Via Kill Ugly Radio, it's a sneak peak of the tracks on an upcoming release of Frank Zappa's Jukebox. What other album includes music by Varèse, Webern and Stravinsky as well as Cecil Taylor, Howlin' Wolf, Eric Dolphy and Little Richard, among others?
To use up the monthly allotment of emusic downloads, I often do a random search of favorite works to find alternative performances. This time, along with Charlie Parker's Relaxin' at Camarillo (as played by Archie Shepp and Cedar Walton), I looked up Varèse's Ionisation.
I'm now playing through my new MP3s and it turns out, El Farouki's Ionisation isn't some new electronic realization of the work but an unrelated techno composition. Fortunately, the Rowan University Percussion Ensemble's version of Ionisation is what I was expecting.
As planned, I listened to the music of Edgard Varèse during the month of February. I have no great insights to report about the music. On the other hand, I now realize that I like to listen to his music but I'm not sure I actually like the music. I'm still intriguted by it, though. After I discovered John Adams had channeled Edgard Varèse in preparation for the opera Doctor Atomic, closer listening led me to the following comparison which still stands:
Having listened to the works of Varese for the last several weeks, in comparison, Doctor Atomic isn't dour, confrontational, confusing, overwhelming etc. It still has its challenges, though.
I've also been thinking through what work I would recommend to someone who hasn't heard this music before. Un Grand Sommeil Noir is beautiful but not representative. Maybe Ionisation since people expect percussion music to be strange in any case? Richard Friedman suggestsOctandre as a great short piece.
Several recent Varèse comments in the blogosphere:
Calimac thinks John Adams' The Flowering Tree has hints of Varèse in the choral parts.
The Sequenza21 thread about Starbucks asks if Varèse should be considered accessible. Maybe this concert was well-received but I'm dubious about this music being "accessible" although I'd be interested in hearing other data one way or the other.
Finally, Roger Bourland blogs about his, presumably mythical, discovery of a conversation between Edgard and his aspiring acolyte Frank Zappa, after the latter's recent death. Despite the connection between the two artists, what I don't understand is why is there no significant Varèse-ian school of music? Because of the radical nature of the musical ideas? The (possibly) abrasive personality? The professional and political climate of the time? Maybe American composers only accept French influence via Nadia Boulanger?
(If you are reading this from a feed reader, click here to see the "What's your favorite Varèse work" poll).
Darcy James Argue has an excellent post about an all-Varèse concert. Among other pieces, he likes the Manhattan School of Music performance of the percusion piece Ionisation, making an interesting generational comment:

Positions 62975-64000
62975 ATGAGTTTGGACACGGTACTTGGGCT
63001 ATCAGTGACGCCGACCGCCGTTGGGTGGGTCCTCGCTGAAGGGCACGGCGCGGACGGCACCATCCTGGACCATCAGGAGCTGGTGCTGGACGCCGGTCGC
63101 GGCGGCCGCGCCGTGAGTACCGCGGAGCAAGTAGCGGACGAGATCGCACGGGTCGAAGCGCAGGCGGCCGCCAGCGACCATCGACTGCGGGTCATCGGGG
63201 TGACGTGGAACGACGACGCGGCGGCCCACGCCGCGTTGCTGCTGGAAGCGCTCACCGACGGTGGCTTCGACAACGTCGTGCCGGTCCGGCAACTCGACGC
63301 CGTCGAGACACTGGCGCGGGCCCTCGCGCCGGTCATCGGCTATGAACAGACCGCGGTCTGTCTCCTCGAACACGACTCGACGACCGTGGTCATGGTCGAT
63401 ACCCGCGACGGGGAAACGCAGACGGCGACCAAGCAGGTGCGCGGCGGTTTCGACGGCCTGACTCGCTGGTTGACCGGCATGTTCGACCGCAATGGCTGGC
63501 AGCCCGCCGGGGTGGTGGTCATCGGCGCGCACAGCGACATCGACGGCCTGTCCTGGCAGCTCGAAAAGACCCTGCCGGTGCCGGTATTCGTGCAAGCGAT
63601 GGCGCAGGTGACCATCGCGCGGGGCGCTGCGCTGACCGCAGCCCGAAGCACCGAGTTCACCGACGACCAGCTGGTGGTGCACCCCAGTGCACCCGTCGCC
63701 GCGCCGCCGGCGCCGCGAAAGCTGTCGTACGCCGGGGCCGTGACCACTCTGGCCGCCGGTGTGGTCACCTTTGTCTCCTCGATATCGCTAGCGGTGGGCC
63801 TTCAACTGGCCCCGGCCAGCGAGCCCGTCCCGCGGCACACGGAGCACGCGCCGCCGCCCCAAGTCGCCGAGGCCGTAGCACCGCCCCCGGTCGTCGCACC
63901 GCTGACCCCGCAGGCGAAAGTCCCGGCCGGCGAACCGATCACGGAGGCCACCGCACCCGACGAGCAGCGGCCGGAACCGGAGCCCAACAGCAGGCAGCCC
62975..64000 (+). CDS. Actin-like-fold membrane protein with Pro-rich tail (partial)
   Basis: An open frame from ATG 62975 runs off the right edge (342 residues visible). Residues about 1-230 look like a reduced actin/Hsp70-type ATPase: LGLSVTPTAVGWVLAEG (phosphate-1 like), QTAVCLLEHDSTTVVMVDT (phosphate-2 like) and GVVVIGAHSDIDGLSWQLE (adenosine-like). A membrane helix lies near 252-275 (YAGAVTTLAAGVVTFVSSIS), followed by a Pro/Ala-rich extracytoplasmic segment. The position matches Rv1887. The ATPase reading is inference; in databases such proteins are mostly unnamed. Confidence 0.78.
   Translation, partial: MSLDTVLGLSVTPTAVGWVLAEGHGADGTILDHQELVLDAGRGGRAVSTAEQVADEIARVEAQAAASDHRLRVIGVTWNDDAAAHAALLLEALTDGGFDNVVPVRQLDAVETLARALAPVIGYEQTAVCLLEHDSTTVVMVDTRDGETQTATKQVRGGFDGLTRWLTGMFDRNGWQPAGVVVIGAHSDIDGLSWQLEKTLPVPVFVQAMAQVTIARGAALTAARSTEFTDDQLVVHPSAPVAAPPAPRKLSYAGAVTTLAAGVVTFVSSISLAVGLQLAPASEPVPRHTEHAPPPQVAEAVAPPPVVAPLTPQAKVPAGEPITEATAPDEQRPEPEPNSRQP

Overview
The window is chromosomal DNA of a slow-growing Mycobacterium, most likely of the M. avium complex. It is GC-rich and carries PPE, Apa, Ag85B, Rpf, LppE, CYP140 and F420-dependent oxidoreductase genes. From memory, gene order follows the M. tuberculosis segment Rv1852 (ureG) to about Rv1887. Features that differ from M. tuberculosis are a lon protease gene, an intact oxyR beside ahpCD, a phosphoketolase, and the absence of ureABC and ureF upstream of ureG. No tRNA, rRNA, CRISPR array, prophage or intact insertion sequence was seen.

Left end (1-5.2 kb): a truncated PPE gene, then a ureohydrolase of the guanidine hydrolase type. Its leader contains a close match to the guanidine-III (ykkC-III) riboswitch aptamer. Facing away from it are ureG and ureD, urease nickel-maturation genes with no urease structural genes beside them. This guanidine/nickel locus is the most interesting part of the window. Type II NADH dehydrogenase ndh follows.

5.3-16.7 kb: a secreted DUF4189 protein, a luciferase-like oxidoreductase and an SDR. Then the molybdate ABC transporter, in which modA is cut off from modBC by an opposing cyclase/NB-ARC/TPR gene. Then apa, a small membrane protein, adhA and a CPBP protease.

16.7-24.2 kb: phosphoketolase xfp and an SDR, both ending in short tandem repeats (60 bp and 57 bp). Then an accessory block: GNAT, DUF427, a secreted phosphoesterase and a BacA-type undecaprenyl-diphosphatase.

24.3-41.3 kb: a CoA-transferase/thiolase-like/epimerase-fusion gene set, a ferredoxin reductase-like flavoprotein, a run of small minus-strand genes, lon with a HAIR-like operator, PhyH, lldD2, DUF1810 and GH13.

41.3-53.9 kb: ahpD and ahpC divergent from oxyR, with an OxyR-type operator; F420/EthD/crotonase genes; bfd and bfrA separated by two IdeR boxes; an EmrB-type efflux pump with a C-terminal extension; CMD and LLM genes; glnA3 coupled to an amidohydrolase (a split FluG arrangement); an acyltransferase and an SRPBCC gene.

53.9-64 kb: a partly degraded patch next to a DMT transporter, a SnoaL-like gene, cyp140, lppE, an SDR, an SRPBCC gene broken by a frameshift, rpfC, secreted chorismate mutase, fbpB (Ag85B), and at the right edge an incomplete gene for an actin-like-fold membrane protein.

Having grown up surrounded by hiphop, industrial, and electronica,
these kids find nothing unusual in the idea of a piece which is all
about sirens, noise and thunderous percussion.
It's hard to call the music of Varèse "normal," but here's hoping...
Also, in preparation for my February composer of the month, I bought two CDs at Amoeba today of Pierre Boulez conducting Varèse. And no, Boulez is not the composer du mois although I am reading The Cage/Boulez Correspondence.
One reason is the lack of composers who are able to create new music
which has all the needed, critical elements: memorable melodies,
engaging rhythm and pleasant harmonies and sonorities... But music has to be acceptable to our ears, not just to consist of loud meaningless sound effects.
I both agree and disagree with that last statement, especially with respect to live concerts. I don't need my music loud (any more) and I generally prefer a more intimate setting. But intimate need not mean "pleasant." What are meaningless sound effects to him could be compelling timbre to me. Having spent the last forty years stretching my ears by listening to a large and diverse body of recorded sound, for example this week, a Merzbow remix of Xenakis, the prospect of hearing a traditional orchestra playing traditional repetoire isn't enough to get me to pay for the experience (any more).
I suppose my interest in works by John Adams, Elliott Carter and Edgard Varèse doesn't qualify as traditional, either.
Finally, I have no informed opinion about performance practice per se but Mr. Talvi's oft-interesting post also includes this:
I don’t think that anyone should conduct or sing a sacred piece of
music unless they thoroughly understand the meaning and symbolism of
And as a tonic to tonight's pop-jazz, it's the crisp and weird percussion music of Edgard Varèse. Let's see -- five degrees of connection would be Cyndi Lauper to Miles Davis to Teo Macero to Edgard Varèse to Richard Strauss. Although apparently, Cyndi Lauper and Richard Strauss have already been linked, at least artistically. Regarding a performance of Strauss' Arabella:
only clear visual reference to a specific era was an inexplicable image from the
1980s — a group of Asian waiters break-dancing on stage while Milli
(the trilling Russian coloratura Olga Trifonova) sang dressed up like the pop
star Cyndi Lauper in the video "Girls Just Wanna Have Fun."
Back to Varèse, Paul Griffiths in the Penguin Companion to Classical Musicsuggests he was "an extreme radical in a radical generation" and kept pushing his modernist vision even while others were backing away.